Wrap half the master in aluminium foil (the half that will be at the bottom when positioned in the box) and position in the box resting on 1cm blocks. Next fill with clay up to the level of the aluminium foil wrapping. Suitable indentations or location pegs should then be inserted into the clay. Prepare, paint and pour the silicone rubber as before and allow to cure. After the 24 hours invert the box and dismantle, removing the wax/clay, blocks, location pegs and aluminium foil. Reassemble the box and apply suitable release agents. Prepare, paint and pour as before and allow to cure. After 24 hours dismantle and remove both parts of the mould from master pattern. Drill two or more vent holes and pouring holes.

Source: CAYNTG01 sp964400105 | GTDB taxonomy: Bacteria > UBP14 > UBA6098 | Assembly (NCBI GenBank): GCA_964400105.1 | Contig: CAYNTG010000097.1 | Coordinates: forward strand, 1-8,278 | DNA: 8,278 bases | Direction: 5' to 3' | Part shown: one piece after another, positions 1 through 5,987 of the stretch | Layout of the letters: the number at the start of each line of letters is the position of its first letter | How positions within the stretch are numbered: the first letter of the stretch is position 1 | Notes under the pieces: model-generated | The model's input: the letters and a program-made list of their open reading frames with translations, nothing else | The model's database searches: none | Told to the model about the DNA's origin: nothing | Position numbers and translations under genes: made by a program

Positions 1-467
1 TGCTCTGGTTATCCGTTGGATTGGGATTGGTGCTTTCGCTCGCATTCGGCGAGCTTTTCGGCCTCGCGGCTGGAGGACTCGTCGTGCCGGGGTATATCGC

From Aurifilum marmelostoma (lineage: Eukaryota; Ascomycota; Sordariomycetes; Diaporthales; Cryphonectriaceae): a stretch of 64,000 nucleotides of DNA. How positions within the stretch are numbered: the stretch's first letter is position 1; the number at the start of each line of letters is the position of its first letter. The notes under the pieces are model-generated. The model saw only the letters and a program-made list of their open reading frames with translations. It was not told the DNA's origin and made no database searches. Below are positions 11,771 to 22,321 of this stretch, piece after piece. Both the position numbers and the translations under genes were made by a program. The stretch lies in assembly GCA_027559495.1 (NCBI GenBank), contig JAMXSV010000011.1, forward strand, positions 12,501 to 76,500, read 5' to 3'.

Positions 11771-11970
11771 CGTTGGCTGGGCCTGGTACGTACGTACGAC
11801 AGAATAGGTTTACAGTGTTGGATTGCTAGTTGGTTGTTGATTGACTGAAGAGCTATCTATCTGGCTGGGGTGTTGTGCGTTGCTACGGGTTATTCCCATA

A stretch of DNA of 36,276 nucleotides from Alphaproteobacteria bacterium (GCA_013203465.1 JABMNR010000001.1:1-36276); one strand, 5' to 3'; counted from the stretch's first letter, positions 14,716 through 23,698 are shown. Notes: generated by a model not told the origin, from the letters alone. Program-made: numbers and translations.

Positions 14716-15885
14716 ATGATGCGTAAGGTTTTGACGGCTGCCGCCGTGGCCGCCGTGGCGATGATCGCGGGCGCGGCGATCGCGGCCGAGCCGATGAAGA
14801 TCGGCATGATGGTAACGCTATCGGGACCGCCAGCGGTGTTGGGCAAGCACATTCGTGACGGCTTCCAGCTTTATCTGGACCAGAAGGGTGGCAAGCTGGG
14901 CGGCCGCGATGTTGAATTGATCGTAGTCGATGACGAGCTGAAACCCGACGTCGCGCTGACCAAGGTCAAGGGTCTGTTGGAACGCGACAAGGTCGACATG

Step 1
Step 2
Step 3
Step 4

Select
pattern
 
 

Embed half pattern
laterally in plasticene
and mould box with
locating dowels

Mix silicone rubber
following mixing
instructions
 

Pour rubber
over pattern
on to
plasticene base

    
Step 5
Step 6
Step 7
Step 8

Allow rubber to
cure. Remove all
plasticene and return
to mould box
 

Apply AFH release agent
to mating surface
and pour second
half of mould
 

Demould
after 24hours
 
 
 

Clamp two
halves of
mould together.
 

Two Part Mould With Support Case

This is a combination of a two-part mould and a mould with support case, for irregular shapes that cannot be released from an open mould. This will also reduce the amount of silicone rubber needed thus reducing cost.